Recently, the Minister of Aviation, Hadi Sirika, commissioned ten high-capacity firefighting vehicles as part of the efforts to improve safety and emergency response at airports across Nigeria. While this move has received commendation from some quarters, others have raised concerns about the cost of the vehicles and their necessity.
In a tweet on his official Twitter handle, Sirika announced the commissioning of ten firefighting trucks worth over 12 billion naira, adding that there would be more to come in due course. He also highlighted that safety has been a focus in aviation since 2015, and the Federal Airports Authority of Nigeria (FAAN) has not bought new trucks in 15 years.
However, some Nigerians on social media have expressed skepticism about the cost and effectiveness of the firefighting vehicles. Omoyele Sowere, the 2023 presidential candidate of the African Action Congress, described the cost of a single fire engine as over $2 million and criticized the purchase, saying it was a waste of resources.
Another Twitter user, @n6oflife6, questioned the purchase of the trucks, suggesting that it was a way for the current administration to loot public funds before leaving office.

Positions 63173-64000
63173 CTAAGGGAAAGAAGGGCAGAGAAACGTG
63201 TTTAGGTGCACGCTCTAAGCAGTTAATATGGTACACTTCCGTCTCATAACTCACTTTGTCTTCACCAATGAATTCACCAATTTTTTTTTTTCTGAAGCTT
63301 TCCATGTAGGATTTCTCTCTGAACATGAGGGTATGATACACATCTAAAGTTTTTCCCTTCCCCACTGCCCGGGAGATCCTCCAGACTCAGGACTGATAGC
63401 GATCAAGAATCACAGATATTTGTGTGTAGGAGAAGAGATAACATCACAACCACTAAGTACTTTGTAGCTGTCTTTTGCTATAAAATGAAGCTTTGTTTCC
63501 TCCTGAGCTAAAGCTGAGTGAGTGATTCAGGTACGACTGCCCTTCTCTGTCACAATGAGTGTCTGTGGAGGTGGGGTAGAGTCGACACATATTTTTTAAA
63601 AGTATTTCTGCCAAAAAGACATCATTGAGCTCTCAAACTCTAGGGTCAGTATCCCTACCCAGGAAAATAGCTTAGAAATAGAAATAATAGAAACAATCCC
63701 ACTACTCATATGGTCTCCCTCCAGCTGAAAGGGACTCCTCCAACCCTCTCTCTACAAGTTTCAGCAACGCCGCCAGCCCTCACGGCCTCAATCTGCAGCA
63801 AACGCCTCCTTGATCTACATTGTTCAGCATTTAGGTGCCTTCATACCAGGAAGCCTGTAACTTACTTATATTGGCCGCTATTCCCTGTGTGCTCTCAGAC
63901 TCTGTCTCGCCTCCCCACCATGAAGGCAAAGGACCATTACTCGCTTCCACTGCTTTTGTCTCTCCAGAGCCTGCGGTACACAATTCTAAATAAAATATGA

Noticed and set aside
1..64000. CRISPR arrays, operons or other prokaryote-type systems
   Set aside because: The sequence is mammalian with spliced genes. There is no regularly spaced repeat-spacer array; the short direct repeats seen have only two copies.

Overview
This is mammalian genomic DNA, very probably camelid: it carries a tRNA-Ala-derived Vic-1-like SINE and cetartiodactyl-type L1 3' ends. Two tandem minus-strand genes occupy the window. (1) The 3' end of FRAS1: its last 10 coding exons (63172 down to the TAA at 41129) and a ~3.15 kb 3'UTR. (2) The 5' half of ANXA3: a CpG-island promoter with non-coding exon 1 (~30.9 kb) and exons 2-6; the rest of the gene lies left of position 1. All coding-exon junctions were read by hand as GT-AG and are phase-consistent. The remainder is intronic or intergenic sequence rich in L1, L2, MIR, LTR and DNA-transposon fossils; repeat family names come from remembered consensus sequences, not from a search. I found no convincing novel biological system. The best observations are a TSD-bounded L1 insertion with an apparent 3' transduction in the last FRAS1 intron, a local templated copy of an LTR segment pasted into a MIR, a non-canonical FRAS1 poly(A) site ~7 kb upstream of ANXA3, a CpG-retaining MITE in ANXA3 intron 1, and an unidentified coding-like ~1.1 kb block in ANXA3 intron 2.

Similarly, @yuteoflondon expressed skepticism about the trucks’ cost and quality, stating that the most expensive firefighting trucks cost $650,000 and questioning what made the Nigerian ones worth $2.8 million. @aisosaigiebor also expressed concern about the cost of the trucks, stating that they do not work well without a direct source of water, which is not available in most places in Nigeria.
Despite the criticisms, some experts in the aviation industry have commended the minister’s effort to improve safety at Nigerian airports. Olumide Ohunayo, the Secretary-General of the Aviation RoundTable, noted that firefighting trucks are part of the safety requirements for airports to operate and be certified.
He added that the purchase of the new trucks would help improve the certification process and reduce the cost of insurance for the general use of airports.
However, Capt John Ojikutu, the CEO of Centurion Security, raised concerns about the deployment of new firefighting vehicles to Nigerian airports. He noted that while the vehicles are sophisticated and of high quality, there is a lack of skilled manpower to sustain their operations and ensure periodic maintenance.
Ojikutu emphasized the need for proper funding and planning, questioning why such contracts were only being awarded at the end of the administration’s term when funds were scarce and external borrowing was necessary.